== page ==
Boutiques parade up Wisconsin Avenue. Slick acrylic furniture and uninteresting floor-lamps grow up into the windows with looming price tags—reminders of empty wallets. In the window of the Phoenix, one such boutique, wooden carvings from Mexican artist Luis Pablo welcome guests inside where the artist himself is calmly at work.
You can feel the pull of the open door as they pass. Inside, silver jewelry lies in grid formations on open tables and hangs in glass cases. Prowling between the fineries are little disfigured wooden creatures, illuminated by their bright and garish colors. Their mouths are snarling, teeth exposed beneath wild, blossoming eyes.
These little creatures are the handiwork of Luis Pablo, a native of the state of Oaxaca who has sold his work to The Phoenix for years. After a failed attempt to bring him to Washington in 2001, he has finally arrived for a reception and a carving demonstration in the store’s back garden.
Samantha Hays Gushner, whose family owns the Phoenix, leads me out back. Gushner and her parents have enjoyed a long relationship with Mexico, and particularly Oaxaca, traveling there almost annually in search of art and experiences to share in their storefront in Georgetown.
We enter a small porch behind the building. Mr. Pablo sits perched behind a work-bench, delicately adorning the wings of a turkey-vulture with little, black brushstrokes.
I ask Mr. Pablo about his beginnings, and he begins to explain in slow deliberate trickles of Mexican Spanish.
He tells me he started his art career from necessity— he was unemployed. “I used sell cellphones, dress nice, and keep my hands clean, and then one day I was out of a job … so I went to see a relative who works in a workshop and spoke with his boss about work. He said they were full but afterward my cousin asked me, why don’t you just start carving yourself?”
Pablo’s career then began when he cut a few limbs from a copal tree which was gifted to him by a neighbor.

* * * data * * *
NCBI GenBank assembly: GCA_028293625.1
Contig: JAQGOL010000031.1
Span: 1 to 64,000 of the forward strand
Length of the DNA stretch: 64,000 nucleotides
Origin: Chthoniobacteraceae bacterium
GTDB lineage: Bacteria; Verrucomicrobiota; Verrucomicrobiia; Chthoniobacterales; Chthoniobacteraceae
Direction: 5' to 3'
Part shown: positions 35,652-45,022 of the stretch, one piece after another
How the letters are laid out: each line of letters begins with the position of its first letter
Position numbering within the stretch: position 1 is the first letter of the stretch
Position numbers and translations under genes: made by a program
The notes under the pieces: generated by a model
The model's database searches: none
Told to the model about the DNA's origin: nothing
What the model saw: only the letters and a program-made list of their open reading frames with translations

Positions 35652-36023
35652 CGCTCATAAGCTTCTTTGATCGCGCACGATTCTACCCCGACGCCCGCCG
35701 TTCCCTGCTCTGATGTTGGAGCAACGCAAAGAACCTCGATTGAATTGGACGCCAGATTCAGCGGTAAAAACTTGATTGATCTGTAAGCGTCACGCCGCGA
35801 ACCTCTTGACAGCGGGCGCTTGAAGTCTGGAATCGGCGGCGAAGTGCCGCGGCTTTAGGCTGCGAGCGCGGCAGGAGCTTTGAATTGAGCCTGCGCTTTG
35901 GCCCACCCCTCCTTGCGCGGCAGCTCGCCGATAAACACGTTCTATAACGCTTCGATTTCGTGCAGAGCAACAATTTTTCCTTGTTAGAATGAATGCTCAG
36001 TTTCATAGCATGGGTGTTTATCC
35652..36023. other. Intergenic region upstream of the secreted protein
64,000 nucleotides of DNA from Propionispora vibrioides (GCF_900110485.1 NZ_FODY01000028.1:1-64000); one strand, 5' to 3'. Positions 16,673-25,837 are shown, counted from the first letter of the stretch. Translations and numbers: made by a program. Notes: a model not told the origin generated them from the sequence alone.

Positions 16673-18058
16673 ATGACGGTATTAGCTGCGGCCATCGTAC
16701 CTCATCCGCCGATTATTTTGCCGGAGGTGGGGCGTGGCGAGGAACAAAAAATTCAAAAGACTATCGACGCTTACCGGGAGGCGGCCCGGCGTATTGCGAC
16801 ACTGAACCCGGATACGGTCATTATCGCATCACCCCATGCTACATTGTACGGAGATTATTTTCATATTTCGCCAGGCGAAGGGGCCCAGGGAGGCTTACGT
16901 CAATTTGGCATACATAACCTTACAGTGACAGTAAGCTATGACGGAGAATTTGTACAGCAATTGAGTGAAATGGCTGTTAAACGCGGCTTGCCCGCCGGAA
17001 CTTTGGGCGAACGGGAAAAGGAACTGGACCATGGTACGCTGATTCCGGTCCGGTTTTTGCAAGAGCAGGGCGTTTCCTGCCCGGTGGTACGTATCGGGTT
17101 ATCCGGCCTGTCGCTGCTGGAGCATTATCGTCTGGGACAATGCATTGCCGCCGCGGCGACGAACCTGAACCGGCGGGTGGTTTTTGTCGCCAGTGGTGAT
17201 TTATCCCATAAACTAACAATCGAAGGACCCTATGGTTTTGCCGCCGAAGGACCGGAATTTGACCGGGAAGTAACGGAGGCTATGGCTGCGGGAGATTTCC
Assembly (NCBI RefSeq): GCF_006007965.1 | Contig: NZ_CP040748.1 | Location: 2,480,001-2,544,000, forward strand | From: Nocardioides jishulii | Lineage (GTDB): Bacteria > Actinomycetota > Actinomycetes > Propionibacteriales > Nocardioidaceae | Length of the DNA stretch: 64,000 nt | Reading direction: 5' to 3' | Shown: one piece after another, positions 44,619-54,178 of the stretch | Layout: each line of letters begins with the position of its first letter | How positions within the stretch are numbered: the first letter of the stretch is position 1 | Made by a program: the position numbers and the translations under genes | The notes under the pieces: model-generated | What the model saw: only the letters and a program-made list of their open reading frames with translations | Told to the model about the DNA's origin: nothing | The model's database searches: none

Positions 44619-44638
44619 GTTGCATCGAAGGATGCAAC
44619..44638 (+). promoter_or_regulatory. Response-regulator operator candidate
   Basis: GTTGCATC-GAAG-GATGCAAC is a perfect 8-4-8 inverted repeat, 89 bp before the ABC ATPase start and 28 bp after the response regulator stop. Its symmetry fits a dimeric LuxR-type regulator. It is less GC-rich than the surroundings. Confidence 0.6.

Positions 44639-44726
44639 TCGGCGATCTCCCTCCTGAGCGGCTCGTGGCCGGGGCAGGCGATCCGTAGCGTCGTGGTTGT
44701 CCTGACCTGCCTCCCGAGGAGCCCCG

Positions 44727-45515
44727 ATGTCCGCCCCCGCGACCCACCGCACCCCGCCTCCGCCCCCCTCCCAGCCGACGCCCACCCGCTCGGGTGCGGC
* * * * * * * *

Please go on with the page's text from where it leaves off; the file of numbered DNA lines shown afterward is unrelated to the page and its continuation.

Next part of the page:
“Copal wood is soft, good for carving,” Pablo said.
He formed his first works with his father’s machete and a knife that he’d had as a boy, teaching himself as he went.
According to Pablo, Oaxaca underwent a tourism boom throughout the early nineties, American travelers were buying Oaxacan wood carvings in absurd amounts.
“You could pick up a branch from the ground, strip its bark, add some paint and eyes, and sell it. A lot of people bought whatever there was because it was something new,” Pablo jokes.
Pablo claims he didn’t make art at that time for anything other than money. He questioned his customers’ motives but enjoyed the steady income.
“At that point I used to wonder, why do the Americans want this art? Why do they pay these prices for something made from wood? At first, I thought they were hollowing them out, and putting marijuana or cocaine in them for sale in the US,” Pablo said.
Now, Pablo says, his philosophies are matured, and his understanding of foreigners’ appreciation for this art has factored into his own business practices. “I own a small workshop. I’m not interested in building any sort of factory, because then you lose the goal of the work. So all I do is make special things, unique things, one at a time with something new each time,” he said. “People value the work because it’s made by hand, not by a machine.”
Part of his development, Pablo admits, stems from Gushner and her parents. Their relationship started out from a single business transaction. However, this purchase grew into a seasoned relationship as the DC-based clients continued to purchase his works, bringing them to the window-fronts of Georgetown.
As such D.C.’s relationship with Mexico earned another small fold, the interaction and friendship of two family businesses. Pablo’s visit exhibits more than just his work, and displays a small but lengthy cross-border relationship, knitting two cultures a little bit closer so art from its southern neighbor can illuminate a small corner of America’s capital.
Of course, this illumination is precisely Mr. Pablo’s aim, and he claims a simple purpose for all of his works.
“I paint a little candle on all of my pieces, like a signature. In the old days people used to put candles on the table, or somewhere high so that they would illuminate the room. That’s exactly how I want them to utilize the art.